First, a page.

A Native prophecy once said that our people would suffer unimaginably for a period of six generations. That we would see our land and our spirit stolen from us and that some of the original peoples of this earth would perish forever.
It also said that only when the seventh generation was born and made its way in the world would we truly start to get back to our ways, take back our identity and culture and ensure the survival of our languages for generations to come.
The sixth generation, often referred to as the lost generation, is the last one to have undergone terrible injustices and abuse in residential schools. As if what has been done to Native people over the years wasn’t enough, this generation had to suffer as bad or worse than any others in order for us to get back on our feet again. When you’ve been broken and beaten down to almost nothing, there is nowhere to go but up.
During that time something called the 60s scoop was happening in our communities. Indian Agents were swiftly and unjustly snatching our kids who were in turn being adopted by white families. Children were flown out to different cities and towns across the country to satisfy the appetite of those people who wanted a Native kid, but wanted to “civilize” them and break any ties to their language and culture.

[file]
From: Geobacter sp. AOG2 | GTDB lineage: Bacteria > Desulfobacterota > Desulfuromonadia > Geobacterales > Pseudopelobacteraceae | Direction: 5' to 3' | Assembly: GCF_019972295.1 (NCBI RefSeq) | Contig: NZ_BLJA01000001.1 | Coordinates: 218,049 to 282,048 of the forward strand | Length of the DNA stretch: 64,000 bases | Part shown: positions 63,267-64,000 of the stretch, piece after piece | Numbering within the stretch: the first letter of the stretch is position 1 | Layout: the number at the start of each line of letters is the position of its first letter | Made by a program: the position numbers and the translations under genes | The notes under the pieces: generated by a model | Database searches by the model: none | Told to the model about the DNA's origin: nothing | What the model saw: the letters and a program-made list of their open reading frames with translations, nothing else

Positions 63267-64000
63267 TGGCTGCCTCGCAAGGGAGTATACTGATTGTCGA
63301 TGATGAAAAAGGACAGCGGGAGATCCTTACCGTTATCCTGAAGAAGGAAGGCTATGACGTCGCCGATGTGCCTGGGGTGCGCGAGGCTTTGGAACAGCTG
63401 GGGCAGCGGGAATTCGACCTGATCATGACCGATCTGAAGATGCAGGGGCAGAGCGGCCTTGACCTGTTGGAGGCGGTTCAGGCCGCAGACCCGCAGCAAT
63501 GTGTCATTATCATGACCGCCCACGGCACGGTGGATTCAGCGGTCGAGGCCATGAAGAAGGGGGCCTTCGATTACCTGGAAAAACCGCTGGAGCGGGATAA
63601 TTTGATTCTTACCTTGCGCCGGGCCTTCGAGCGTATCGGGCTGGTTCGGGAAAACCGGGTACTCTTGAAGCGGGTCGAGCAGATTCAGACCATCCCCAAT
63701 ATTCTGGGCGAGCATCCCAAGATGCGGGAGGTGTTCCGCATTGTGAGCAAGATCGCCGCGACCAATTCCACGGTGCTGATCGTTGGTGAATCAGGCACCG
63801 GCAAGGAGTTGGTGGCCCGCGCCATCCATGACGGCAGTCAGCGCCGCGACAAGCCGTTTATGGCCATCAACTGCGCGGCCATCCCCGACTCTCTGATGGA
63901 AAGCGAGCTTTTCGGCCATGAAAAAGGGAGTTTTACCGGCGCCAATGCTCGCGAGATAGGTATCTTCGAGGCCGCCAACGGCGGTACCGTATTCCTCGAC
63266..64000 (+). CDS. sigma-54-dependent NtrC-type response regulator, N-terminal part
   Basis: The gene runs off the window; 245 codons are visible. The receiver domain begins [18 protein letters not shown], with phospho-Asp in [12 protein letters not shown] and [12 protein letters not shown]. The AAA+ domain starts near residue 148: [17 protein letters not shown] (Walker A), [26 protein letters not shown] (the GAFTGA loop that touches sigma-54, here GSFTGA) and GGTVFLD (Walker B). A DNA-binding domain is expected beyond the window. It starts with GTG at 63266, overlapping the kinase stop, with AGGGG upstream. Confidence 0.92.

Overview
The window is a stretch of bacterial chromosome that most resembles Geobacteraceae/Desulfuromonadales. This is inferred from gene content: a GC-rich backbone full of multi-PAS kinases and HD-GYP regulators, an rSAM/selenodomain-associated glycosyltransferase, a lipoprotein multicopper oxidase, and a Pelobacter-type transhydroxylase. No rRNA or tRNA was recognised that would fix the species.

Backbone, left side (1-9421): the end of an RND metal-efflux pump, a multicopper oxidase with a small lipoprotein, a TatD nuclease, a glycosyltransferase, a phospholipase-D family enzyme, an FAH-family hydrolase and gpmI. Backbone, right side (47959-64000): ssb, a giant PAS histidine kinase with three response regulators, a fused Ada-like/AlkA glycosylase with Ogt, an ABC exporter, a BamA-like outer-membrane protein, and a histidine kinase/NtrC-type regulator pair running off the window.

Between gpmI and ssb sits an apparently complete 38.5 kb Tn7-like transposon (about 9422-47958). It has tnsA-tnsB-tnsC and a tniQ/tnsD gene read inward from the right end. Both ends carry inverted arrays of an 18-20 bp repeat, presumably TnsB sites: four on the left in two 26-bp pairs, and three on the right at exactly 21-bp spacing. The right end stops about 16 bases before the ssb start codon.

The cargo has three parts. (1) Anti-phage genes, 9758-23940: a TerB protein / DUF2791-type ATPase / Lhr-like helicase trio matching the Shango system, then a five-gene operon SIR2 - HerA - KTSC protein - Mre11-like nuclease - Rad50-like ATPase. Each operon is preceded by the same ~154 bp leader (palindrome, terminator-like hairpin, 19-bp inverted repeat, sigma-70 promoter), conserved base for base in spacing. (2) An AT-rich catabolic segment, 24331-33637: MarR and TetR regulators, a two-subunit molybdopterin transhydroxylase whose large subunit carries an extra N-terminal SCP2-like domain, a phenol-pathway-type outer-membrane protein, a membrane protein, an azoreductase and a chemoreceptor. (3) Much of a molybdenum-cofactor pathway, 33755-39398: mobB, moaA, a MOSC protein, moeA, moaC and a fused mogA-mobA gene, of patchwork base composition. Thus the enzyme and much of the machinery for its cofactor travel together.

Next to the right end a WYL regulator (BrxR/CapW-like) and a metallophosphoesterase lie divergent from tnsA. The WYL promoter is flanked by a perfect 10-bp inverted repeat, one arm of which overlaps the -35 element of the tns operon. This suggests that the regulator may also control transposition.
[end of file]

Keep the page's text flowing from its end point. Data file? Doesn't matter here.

Only now are some of those displaced individuals finding their way back into the Native fold. Many never will because they bought into their parent’s view of being inferior because they were Native. Their only salvation was learning the white man’s way and thinking like one.
As a Mohawk, a different divide-and-conquer tactic was introduced in the last 20 years – blood quantum. In Kahnawake, judging who is a Mohawk and who is not by their blood was a tactic bestowed upon us by the government to confuse and divide us – and is working almost perfectly.
The residential school era was the final nail in the let’s-assimilate-the-Indians coffin, one that will live on in each and every one of us for many many years. Even if my generation has never set foot into the cavernous buildings where souls came to die, some of those who have experienced it first hand are inadvertently passing the damage done onto us.
However, despite the harm that residential schools have caused us, there are many reasons to hold our heads up, especially within the Cree Nation.
Successful people like San Jose Sharks forward Jonathan Cheechoo, Dr. Darlene Kitty, motorcycle and snowmobile racing phenoms Katejun Coonishish and Jeremiah Capissisit are all examples of Crees whose inspiration and determination brought them to where they are today. The emotional and financial support of their families enabled them to grow into role models for the whole Nation.
We should keep our chins up, there are brighter days ahead and it begins with each individual. If we continue to pity ourselves and blame other people for the dreary situation we live in, nothing will change.